Editor’s Note: A version of this editorial was originally published in the Jan. 30 edition of the Big Horn County News.
There's a level of voyeurism that comes with being in the news business. There's something about getting fresh information that excites the nosy busy body in my brain.
There's also a sense of duty to my community and a vindication in holding people in power accountable. This road is difficult to navigate, but through the twists and turns I always strive to hold on to my humanity.
In times like these I do not want to be a vulture, picking and picking and picking at vulnerable people until they tell me something scintillating.
With that being said, I still have a duty to write about what has been happening in this county. No matter how difficult or emotional it may be.
Selena Not Afraid
The disappearance and untimely death of Hardin, Montana teen Selena Not Afraid is both difficult and emotional for me.
I went to cover the first of many vigils for Selena. I was there as a journalist, but at a certain point I put my camera down. I didn't like the feeling of being one of the scavengers who needed a soundbite, or a compelling quote.
In this profession and my home community of Big Horn County, Montana it is difficult to be completely removed from a lot of the issues I cover. It can get very challenging, but I work very hard to compartmentalize my emotions and get my job done.
In a big city, if there's a shooting, as a journalist, you are not very likely to be connected to the shooter.
But in rural, close-knit, small town, small reservation America, it can get tricky.
I was trying to cover the vigil and my teenage son stood less than 20 feet away with tears in his eyes for his friend.
After Selena lost her twin to suicide she attended Pretty Eagle Catholic Academy in St. Xavier, Montana. She was in my twin boys' sixth grade class.
Those kids embraced her, protected her and took care of her when she was in that very vulnerable place.
Over the next few years Selena lost her older brother and her older sister in very traumatic circumstances. Her friends and classmates from the Pretty Eagle eighth grade class of 2017 rallied around her.
I remember her from those middle school years.
She was always smiling and surrounded by people. She was well-loved by everyone she knew.
People could feel the energy she radiated through her laugh, her smile and the hugs she doled out regularly.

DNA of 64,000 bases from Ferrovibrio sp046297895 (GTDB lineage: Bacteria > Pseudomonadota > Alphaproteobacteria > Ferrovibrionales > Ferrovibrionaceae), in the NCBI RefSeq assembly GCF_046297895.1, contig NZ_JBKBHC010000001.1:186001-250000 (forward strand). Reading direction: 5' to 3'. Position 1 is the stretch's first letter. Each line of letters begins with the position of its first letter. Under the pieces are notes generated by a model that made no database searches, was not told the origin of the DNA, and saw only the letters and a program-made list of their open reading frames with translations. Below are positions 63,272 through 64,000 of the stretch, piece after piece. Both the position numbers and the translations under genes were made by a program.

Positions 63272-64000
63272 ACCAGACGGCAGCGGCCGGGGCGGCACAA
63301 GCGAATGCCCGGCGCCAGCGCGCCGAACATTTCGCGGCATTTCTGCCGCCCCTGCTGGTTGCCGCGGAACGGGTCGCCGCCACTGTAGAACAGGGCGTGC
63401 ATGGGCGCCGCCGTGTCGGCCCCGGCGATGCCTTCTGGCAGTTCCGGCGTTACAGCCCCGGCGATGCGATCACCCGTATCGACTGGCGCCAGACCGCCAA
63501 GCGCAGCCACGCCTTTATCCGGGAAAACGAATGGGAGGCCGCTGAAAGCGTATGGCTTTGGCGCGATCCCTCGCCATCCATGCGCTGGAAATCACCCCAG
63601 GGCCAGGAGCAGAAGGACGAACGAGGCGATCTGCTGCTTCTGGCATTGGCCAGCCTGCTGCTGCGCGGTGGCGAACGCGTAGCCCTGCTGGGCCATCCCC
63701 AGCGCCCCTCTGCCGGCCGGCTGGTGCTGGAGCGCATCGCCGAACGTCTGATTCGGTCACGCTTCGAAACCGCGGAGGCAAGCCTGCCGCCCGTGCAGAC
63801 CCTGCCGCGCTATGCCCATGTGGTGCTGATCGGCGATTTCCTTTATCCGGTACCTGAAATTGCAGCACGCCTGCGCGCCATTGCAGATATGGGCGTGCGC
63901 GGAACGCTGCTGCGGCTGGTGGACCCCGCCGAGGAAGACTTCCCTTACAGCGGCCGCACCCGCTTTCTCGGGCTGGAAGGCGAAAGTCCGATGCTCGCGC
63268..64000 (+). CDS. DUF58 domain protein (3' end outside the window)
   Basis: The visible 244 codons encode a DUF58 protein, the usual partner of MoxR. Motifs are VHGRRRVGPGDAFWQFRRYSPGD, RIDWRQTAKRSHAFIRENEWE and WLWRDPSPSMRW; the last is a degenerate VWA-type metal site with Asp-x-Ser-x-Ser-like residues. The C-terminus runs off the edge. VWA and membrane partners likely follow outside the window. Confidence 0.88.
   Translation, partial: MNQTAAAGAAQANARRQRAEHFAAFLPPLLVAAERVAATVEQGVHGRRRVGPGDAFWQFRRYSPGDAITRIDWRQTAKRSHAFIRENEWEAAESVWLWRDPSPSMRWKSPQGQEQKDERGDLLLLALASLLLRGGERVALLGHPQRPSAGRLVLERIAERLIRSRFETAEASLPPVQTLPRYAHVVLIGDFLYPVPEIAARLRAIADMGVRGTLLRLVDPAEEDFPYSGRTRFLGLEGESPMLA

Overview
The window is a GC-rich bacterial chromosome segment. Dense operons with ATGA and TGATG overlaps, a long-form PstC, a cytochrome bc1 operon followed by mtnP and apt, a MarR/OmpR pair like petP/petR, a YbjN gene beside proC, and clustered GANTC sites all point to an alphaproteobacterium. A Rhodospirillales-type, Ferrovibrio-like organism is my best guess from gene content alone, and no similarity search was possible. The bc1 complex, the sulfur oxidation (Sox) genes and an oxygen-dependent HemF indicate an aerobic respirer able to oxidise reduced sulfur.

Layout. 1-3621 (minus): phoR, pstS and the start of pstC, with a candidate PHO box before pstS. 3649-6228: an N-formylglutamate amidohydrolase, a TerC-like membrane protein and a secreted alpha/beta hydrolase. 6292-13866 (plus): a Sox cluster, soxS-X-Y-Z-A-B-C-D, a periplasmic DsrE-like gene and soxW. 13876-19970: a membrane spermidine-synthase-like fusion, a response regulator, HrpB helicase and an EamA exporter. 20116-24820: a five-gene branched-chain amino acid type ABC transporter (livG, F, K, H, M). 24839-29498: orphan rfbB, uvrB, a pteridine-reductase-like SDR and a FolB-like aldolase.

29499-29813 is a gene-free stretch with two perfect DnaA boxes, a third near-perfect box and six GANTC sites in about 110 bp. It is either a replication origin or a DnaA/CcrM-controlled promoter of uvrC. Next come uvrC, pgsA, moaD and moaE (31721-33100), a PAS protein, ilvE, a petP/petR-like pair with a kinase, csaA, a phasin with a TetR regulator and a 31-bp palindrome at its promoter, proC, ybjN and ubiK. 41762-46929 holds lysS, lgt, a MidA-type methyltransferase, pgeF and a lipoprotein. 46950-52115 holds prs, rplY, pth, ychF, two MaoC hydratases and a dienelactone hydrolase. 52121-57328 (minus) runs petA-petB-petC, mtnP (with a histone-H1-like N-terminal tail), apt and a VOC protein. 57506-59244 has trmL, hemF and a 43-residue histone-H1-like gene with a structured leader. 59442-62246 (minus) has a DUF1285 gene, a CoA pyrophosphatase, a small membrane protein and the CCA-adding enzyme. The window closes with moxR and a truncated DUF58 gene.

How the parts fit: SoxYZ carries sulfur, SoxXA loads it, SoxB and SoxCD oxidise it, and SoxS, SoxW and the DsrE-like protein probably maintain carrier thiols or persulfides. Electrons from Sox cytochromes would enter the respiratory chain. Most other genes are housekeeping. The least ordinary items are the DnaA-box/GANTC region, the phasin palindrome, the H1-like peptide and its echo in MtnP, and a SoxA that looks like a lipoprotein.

It was apparent from the first time I met her that she was someone special, someone who could bring people together.
I marveled at those in attendance at the vigil. There were people who didn’t know her, people who admired her, people who knew all of her hopes and fears, people who held her as an infant.
I put my camera down. I didn't approach crying friends and family members, notebook in hand, to ask them how they feel.
Kids I've known for years were hurting, grieving, trying to make sense of this situation. Grown men I’ve known since I was a child, who were taught to be tough by society’s standards, were openly weeping at this loss. Former tribal college students of mine were wondering where to direct their outrage over another light extinguished too soon.
We are all just trying to survive in this world and it's so cruel. I cannot make sense of it all. I’ve experienced a fair amount of traumatic grief in my life, but the amount of grief these kids have experienced already is overwhelming and unfair.
I couldn’t help but cry for Selena. The tears rolled down my cheek as I thought of so many other lives cut short.
I cried for Kaysera Stops Pretty Places who was missing for two days in late August last year. Her body was found early the morning of Aug. 29 along a busy street in Hardin.
I cried for Hub Williamson who went missing last April. He was last seen in Hardin, hitchhiking near a gas station. His family has been searching for him since.
I cried for Henny Scott, a baby at 14-years-old, who was missing for two weeks before her body was found near Muddy Creek on the Northern Cheyenne Reservation in December 2018.
I cried for Bonnie Three Irons, mother of six, who in April 2017 was beaten and abandoned in the Wolf Mountains outside the tiny town Crow Reservation town of Lodge Grass.
Freda Knows His Gun, a childhood schoolmate of mine and former student in one of my business writing classes at Little Big Horn College. She disappeared in October 2016, some say she was last seen in Washington, others say Billings, Montana. There have been no credible leads in the search for her.